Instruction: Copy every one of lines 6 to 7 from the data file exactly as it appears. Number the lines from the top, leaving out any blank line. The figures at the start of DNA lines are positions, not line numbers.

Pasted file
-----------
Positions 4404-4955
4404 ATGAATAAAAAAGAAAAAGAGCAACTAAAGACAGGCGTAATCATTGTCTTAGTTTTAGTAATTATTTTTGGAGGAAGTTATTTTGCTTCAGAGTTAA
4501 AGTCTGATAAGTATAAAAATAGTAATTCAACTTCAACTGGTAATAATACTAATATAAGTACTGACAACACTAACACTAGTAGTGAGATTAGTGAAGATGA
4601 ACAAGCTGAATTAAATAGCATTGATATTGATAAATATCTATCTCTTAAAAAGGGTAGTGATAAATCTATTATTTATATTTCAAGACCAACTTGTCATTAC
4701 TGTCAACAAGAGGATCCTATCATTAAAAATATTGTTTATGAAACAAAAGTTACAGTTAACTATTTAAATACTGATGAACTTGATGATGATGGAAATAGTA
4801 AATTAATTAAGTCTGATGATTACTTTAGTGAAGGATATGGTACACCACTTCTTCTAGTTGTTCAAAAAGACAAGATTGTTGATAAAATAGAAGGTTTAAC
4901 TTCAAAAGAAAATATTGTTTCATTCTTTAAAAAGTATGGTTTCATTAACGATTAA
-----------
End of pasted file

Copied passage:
4801 AATTAATTAAGTCTGATGATTACTTTAGTGAAGGATATGGTACACCACTTCTTCTAGTTGTTCAAAAAGACAAGATTGTTGATAAAATAGAAGGTTTAAC
4901 TTCAAAAGAAAATATTGTTTCATTCTTTAAAAAGTATGGTTTCATTAACGATTAA